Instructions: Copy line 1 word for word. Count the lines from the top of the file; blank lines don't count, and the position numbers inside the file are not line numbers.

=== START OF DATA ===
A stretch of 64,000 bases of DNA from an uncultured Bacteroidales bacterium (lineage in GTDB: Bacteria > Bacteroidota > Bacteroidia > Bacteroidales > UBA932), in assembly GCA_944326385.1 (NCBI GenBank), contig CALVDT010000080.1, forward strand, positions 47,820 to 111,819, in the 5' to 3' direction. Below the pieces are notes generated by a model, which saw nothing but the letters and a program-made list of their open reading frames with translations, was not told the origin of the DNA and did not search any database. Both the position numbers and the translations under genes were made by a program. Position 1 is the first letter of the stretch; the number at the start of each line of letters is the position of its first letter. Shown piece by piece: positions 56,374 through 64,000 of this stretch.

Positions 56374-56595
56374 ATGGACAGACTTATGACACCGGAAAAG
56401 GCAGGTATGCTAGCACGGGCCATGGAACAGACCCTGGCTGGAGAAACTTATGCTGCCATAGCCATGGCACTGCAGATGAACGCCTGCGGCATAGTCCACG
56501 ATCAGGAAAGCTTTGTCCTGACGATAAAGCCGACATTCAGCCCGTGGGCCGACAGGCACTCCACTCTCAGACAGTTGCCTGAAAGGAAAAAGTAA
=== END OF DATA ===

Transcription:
A stretch of 64,000 bases of DNA from an uncultured Bacteroidales bacterium (lineage in GTDB: Bacteria > Bacteroidota > Bacteroidia > Bacteroidales > UBA932), in assembly GCA_944326385.1 (NCBI GenBank), contig CALVDT010000080.1, forward strand, positions 47,820 to 111,819, in the 5' to 3' direction. Below the pieces are notes generated by a model, which saw nothing but the letters and a program-made list of their open reading frames with translations, was not told the origin of the DNA and did not search any database. Both the position numbers and the translations under genes were made by a program. Position 1 is the first letter of the stretch; the number at the start of each line of letters is the position of its first letter. Shown piece by piece: positions 56,374 through 64,000 of this stretch.